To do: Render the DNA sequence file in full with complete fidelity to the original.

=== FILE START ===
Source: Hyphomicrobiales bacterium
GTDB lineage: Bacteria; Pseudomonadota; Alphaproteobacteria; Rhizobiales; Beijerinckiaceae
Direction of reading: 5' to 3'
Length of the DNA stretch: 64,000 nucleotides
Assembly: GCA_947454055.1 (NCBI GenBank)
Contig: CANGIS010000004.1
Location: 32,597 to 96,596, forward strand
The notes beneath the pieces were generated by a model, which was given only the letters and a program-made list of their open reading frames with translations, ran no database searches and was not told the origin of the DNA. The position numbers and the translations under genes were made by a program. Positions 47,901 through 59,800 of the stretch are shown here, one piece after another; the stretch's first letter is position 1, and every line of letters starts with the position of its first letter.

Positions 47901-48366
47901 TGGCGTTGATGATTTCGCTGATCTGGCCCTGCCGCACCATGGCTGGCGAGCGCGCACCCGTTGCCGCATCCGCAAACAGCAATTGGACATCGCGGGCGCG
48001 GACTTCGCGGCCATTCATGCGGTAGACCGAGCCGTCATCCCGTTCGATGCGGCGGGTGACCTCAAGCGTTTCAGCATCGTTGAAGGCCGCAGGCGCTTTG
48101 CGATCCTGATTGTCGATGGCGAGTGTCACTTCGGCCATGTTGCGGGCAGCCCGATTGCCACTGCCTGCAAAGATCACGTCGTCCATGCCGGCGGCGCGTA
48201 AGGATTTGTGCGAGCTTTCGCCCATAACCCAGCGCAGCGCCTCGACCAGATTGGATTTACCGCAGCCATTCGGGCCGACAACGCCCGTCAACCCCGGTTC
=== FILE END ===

Source: Hyphomicrobiales bacterium
GTDB lineage: Bacteria; Pseudomonadota; Alphaproteobacteria; Rhizobiales; Beijerinckiaceae
Direction of reading: 5' to 3'
Length of the DNA stretch: 64,000 nucleotides
Assembly: GCA_947454055.1 (NCBI GenBank)
Contig: CANGIS010000004.1
Location: 32,597 to 96,596, forward strand
The notes beneath the pieces were generated by a model, which was given only the letters and a program-made list of their open reading frames with translations, ran no database searches and was not told the origin of the DNA. The position numbers and the translations under genes were made by a program. Positions 47,901 through 59,800 of the stretch are shown here, one piece after another; the stretch's first letter is position 1, and every line of letters starts with the position of its first letter.

Positions 47901-48366
47901 TGGCGTTGATGATTTCGCTGATCTGGCCCTGCCGCACCATGGCTGGCGAGCGCGCACCCGTTGCCGCATCCGCAAACAGCAATTGGACATCGCGGGCGCG
48001 GACTTCGCGGCCATTCATGCGGTAGACCGAGCCGTCATCCCGTTCGATGCGGCGGGTGACCTCAAGCGTTTCAGCATCGTTGAAGGCCGCAGGCGCTTTG
48101 CGATCCTGATTGTCGATGGCGAGTGTCACTTCGGCCATGTTGCGGGCAGCCCGATTGCCACTGCCTGCAAAGATCACGTCGTCCATGCCGGCGGCGCGTA
48201 AGGATTTGTGCGAGCTTTCGCCCATAACCCAGCGCAGCGCCTCGACCAGATTGGATTTACCGCAGCCATTCGGGCCGACAACGCCCGTCAACCCCGGTTC